How successfully we manage conflict issues, will have a direct impact on the sustainability of the collaboration.

A conflict occurs when the actions of some-one trying to reach their goal, blocks or interferes with the actions of another person focused on reaching his or her goal.

Conflict can produce beneficial outcomes if :

a) effective approaches are used to handle conflict constructively

b) people become aware of and practice the skills of managing conflict

c) people are supported and encouraged to do so, by the values of their organisation and the culture of the collaboration.

Reasons for conflict

There are a number of reasons why conflict may arise during collaborative activities. Understanding the drivers of the conflict may help you better manage the situation.

Biosocial sources1

Frustrations can arise where expectations aren’t meet by the reality. Improvements may take longer than expected or power imbalances may arise. This is known as “relative deprivation” and the conflict may intensify when concessions are made.

Personality and interactional sources

Everybody is different. Abrasive personalities; psychological disturbances;  poor interpersonal skills; irritation between people; rivalry; differences in interactional styles; inequities (inequalities) in relationships can all contribute to interpersonal conflict.

Structural sources

Power, status and perceived inequities are the underlying forces in many forms of conflict. Ensure that the structure of the collaboration ensures that people are treated respectfully and fairly.

Cultural and ideological sources of conflict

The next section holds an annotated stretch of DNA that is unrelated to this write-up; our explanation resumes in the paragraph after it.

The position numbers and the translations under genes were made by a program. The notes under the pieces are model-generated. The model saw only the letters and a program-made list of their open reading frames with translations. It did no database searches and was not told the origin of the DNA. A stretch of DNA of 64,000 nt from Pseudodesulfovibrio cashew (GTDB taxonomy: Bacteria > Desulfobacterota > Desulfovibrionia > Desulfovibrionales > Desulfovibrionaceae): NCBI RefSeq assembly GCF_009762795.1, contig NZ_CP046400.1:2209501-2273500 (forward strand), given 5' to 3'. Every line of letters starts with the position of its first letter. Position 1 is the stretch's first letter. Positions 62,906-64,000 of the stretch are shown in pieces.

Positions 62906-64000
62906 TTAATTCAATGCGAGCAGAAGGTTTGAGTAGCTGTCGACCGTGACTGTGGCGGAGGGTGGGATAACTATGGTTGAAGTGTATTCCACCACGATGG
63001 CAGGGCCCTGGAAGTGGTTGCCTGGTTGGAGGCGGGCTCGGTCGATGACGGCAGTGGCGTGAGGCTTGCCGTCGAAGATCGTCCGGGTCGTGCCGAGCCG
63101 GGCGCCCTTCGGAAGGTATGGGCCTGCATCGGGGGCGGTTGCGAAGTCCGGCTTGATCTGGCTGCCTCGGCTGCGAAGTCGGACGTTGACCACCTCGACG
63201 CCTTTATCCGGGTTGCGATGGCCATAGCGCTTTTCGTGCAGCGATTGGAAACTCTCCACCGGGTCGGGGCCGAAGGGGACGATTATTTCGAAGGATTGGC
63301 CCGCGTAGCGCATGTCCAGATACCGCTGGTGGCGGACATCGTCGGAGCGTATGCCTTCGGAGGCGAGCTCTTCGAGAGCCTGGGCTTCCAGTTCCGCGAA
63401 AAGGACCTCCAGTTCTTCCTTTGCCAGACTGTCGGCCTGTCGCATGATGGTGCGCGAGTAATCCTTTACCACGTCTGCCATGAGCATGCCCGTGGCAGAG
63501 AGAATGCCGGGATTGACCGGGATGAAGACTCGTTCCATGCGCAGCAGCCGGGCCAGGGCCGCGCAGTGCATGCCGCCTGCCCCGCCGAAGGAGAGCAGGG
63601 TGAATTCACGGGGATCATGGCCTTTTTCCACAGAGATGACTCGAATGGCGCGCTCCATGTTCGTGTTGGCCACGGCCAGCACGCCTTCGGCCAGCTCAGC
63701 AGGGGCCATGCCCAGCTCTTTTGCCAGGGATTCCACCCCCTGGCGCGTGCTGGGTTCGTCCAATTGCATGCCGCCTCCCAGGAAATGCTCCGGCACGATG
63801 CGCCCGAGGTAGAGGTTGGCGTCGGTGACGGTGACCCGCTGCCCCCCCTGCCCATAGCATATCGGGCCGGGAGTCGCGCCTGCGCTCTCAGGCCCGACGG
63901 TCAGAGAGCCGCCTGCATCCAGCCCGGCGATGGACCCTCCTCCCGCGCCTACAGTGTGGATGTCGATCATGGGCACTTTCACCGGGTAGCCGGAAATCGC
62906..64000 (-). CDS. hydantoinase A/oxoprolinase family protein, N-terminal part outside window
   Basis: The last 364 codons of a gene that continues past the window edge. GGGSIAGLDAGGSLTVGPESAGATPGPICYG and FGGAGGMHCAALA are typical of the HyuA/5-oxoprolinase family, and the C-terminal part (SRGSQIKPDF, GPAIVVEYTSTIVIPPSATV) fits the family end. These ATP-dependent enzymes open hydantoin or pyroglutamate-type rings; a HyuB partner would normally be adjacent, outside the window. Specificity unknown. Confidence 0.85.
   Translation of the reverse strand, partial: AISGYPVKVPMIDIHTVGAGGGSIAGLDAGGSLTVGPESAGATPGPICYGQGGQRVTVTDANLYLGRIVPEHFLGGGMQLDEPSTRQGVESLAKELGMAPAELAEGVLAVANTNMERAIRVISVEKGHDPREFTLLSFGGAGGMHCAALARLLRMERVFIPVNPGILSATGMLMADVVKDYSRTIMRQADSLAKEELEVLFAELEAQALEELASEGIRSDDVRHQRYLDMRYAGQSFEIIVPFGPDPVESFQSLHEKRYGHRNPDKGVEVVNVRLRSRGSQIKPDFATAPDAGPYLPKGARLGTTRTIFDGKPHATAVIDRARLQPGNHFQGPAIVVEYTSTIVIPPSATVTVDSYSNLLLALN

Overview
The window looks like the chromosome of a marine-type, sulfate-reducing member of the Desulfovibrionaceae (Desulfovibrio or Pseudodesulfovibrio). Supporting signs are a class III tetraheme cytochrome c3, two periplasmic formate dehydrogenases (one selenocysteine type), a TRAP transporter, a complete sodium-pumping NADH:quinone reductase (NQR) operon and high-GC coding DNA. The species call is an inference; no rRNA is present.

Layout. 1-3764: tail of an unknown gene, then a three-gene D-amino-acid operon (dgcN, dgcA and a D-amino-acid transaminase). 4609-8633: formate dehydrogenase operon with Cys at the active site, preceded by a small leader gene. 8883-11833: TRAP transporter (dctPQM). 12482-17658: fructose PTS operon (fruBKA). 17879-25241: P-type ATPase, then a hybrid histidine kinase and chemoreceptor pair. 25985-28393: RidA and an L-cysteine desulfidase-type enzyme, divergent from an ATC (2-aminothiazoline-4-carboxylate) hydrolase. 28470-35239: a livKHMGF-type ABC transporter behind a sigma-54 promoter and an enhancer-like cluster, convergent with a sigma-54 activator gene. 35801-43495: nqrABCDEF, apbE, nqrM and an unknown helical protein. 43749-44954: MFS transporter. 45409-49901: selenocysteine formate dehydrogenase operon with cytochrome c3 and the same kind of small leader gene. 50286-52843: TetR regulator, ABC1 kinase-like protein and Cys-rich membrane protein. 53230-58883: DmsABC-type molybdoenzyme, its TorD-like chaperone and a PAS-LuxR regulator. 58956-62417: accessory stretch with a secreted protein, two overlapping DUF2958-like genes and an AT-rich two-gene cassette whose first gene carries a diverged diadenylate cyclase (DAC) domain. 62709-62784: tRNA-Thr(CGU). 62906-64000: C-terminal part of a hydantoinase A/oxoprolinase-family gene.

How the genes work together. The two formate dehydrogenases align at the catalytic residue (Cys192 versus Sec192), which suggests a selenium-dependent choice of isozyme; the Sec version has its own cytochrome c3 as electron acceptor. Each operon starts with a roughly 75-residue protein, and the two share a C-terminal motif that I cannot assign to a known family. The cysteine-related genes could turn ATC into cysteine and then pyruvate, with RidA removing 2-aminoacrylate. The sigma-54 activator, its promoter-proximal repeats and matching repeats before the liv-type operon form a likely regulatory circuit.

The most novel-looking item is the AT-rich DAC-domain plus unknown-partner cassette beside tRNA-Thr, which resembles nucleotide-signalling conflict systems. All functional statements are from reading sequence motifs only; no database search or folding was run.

Conflict will arise where organisations have differing value systems. Partner with like minded services. Conflict can also arise where there is difference in ethnic culture, and all partners in the collaboration need to be committed to working to build a common understanding.


During the collaborative activities the numerous sources of conflict may converge. They interact to produce a complex dispute. There may be many reasosn, for example, why two workers from different agencies are in conflict. There may be structural reasons such as the difference in power: or different personalities and interactional style, or the beliefs, cultural and ideological, may differ between the two workers and these may also be contributing to the complexity of the dispute.

For successful results all those involved in a conflict need to agree on, and utilise, the same process to solve it. The methods for resolving conflict are the same regardless of the scale of the issue.

  • Treat people with respect at all times.
  • Think before acting and be sure you have accurate information to support your perspective.
  • Listen, before wanting to be heard.
  • Check to ensure that you have understood what is being said.
  • Separate the people from the problem. Do not attack or blame. Use “I” language …. “I feel”, …. “I think”. “I feel upset when” … not “You make me upset”.
  • Calmly explain your own perspective and encourage questions.
  • To deal with conflict constructively use persuasion rather than coercion. Understanding how to resolve conflict with grace and tact will increase the likelihood of successful collaboration and build trusting relationships.
  • Focus on “interest”, not “position”. “Why you want” not, “what you want”.
  • Look for options that can bring at least some benefit to both parties.
  • Refocus personal attacks, by agreeing with the small part of a statement that may be true, and then moving on. “Yes, perhaps you are right, we are not hearing you view, would you like to restate it clearly now”.
  • Ask appropriate questions to draw out the real issues.

A constructive agreement is reached where:

  • the agreement is win/ win, optimising benefit and leaving both parties satisfied
  • the disputants can work together cooperatively
  • any further conflicts can be dealt with constructively

Where all else fails, don’t be reluctant to bring in a mediator or facilitator. Sometimes, just the presence of an outside neutral person can change the group dynamic and tip the balance. However, even with a skilled mediator, both parties must really want a successful outcome for the negotiation to succeed.

1 Adapted from Bisno, H.  (1988)  Managing Conflict. London: SAGE Publications.  pp27-30

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